Simmons, W. J. (1887). Men of Mark: Eminent, Progressive and Rising. Cleveland, Ohio: George M. Rewell & Co. http://books.google.com/books?id=2QUJ419VR4AC
March 1, 1850, was the day of his birth in the little town of Prairieville, Pike county, Missouri. His beloved parents, Henry and Minnie (other references: Winnie) Fields, were slaves and had been carried from Virginia to the State of Missouri. In 1862 the whole family fled from slavery and found a refuge in Quincy, Illinois, where they lived for many years. Finally, when the son moved to Denver, Colorado, which is his home now, the parents also moved. His father died August 27, 1883, at the age of ninety-one years (other references suggest Henry was closer to 71 years old).
Mr. Fields, like all other colored people in slave States, had very little opportunity for cultivating his intellect and acquiring knowledge. At Quincy he went to school two years, which was all the training he had. In 1866 he went to McCombe (Macomb) and learned the barber’s trade. In 1870 he commenced the study of theology, and studied that and ancient history in the intervals between the calls of customers to be shaved. In 1875 he was the means of getting up a church for colored people in McCombe (Macomb, the Second Baptist Church of Macomb), and was chosen their pastor. He was converted in Quincy before he went to McCombe (Macomb), and joined the Baptist church.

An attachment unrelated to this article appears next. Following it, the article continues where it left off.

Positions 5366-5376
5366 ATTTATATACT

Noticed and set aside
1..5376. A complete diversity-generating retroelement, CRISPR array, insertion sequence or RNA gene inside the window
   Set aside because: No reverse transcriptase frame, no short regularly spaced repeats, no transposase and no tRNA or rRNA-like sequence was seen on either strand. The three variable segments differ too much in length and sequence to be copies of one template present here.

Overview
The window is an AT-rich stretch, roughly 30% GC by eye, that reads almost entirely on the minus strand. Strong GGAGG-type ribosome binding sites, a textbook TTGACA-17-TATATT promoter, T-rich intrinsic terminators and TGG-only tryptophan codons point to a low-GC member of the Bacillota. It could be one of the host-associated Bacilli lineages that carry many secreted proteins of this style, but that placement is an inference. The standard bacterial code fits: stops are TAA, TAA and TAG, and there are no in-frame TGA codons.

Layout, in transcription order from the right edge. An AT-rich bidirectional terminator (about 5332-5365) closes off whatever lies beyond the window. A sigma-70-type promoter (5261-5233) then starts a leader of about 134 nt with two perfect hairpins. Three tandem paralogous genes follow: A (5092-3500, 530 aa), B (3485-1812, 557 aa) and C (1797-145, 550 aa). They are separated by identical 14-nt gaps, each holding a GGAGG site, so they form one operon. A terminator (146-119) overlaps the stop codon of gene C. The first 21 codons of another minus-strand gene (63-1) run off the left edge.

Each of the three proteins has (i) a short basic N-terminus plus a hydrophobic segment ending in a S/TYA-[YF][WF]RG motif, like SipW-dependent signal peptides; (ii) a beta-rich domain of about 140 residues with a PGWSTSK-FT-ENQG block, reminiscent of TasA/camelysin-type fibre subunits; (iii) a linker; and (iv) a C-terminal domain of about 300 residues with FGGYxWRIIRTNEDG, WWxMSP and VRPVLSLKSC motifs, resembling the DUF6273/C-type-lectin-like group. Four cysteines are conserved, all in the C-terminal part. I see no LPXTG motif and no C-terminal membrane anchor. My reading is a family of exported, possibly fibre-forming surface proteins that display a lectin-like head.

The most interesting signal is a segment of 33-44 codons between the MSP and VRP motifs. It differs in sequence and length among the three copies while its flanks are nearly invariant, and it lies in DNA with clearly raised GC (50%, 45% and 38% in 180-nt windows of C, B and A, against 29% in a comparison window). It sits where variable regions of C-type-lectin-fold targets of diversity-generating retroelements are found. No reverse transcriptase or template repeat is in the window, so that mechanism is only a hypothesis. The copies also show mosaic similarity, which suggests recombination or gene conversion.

In October, 1869, he was married in Palmyra, Missouri, to Miss Missouri Carr of Quincy, Illinois, with whom he has lived peaceably and happily, and the result of their union has been three children, all boys. Two of these are still living. (Sons were Albert H. Fields and Julius William Fields)